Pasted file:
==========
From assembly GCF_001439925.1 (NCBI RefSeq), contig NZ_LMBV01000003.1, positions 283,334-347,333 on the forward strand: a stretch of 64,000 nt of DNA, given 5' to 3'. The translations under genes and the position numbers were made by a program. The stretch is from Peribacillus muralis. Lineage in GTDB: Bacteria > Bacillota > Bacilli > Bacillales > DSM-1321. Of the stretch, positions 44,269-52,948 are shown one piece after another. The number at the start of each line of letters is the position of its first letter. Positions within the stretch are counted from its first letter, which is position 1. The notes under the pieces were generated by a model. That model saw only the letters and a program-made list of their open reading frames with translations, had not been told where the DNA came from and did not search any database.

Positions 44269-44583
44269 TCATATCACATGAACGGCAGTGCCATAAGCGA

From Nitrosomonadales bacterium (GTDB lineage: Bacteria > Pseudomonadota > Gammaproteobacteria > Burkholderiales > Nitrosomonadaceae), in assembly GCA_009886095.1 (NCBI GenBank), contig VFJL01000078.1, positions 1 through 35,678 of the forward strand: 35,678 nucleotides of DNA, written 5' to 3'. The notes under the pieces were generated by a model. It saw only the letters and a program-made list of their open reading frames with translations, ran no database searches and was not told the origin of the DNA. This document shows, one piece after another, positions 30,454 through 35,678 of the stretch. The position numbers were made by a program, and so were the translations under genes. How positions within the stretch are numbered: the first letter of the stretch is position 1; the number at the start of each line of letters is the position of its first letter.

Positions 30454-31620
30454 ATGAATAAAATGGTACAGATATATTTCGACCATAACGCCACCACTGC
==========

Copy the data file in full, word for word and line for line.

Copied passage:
From assembly GCF_001439925.1 (NCBI RefSeq), contig NZ_LMBV01000003.1, positions 283,334-347,333 on the forward strand: a stretch of 64,000 nt of DNA, given 5' to 3'. The translations under genes and the position numbers were made by a program. The stretch is from Peribacillus muralis. Lineage in GTDB: Bacteria > Bacillota > Bacilli > Bacillales > DSM-1321. Of the stretch, positions 44,269-52,948 are shown one piece after another. The number at the start of each line of letters is the position of its first letter. Positions within the stretch are counted from its first letter, which is position 1. The notes under the pieces were generated by a model. That model saw only the letters and a program-made list of their open reading frames with translations, had not been told where the DNA came from and did not search any database.

Positions 44269-44583
44269 TCATATCACATGAACGGCAGTGCCATAAGCGA

From Nitrosomonadales bacterium (GTDB lineage: Bacteria > Pseudomonadota > Gammaproteobacteria > Burkholderiales > Nitrosomonadaceae), in assembly GCA_009886095.1 (NCBI GenBank), contig VFJL01000078.1, positions 1 through 35,678 of the forward strand: 35,678 nucleotides of DNA, written 5' to 3'. The notes under the pieces were generated by a model. It saw only the letters and a program-made list of their open reading frames with translations, ran no database searches and was not told the origin of the DNA. This document shows, one piece after another, positions 30,454 through 35,678 of the stretch. The position numbers were made by a program, and so were the translations under genes. How positions within the stretch are numbered: the first letter of the stretch is position 1; the number at the start of each line of letters is the position of its first letter.

Positions 30454-31620
30454 ATGAATAAAATGGTACAGATATATTTCGACCATAACGCCACCACTGC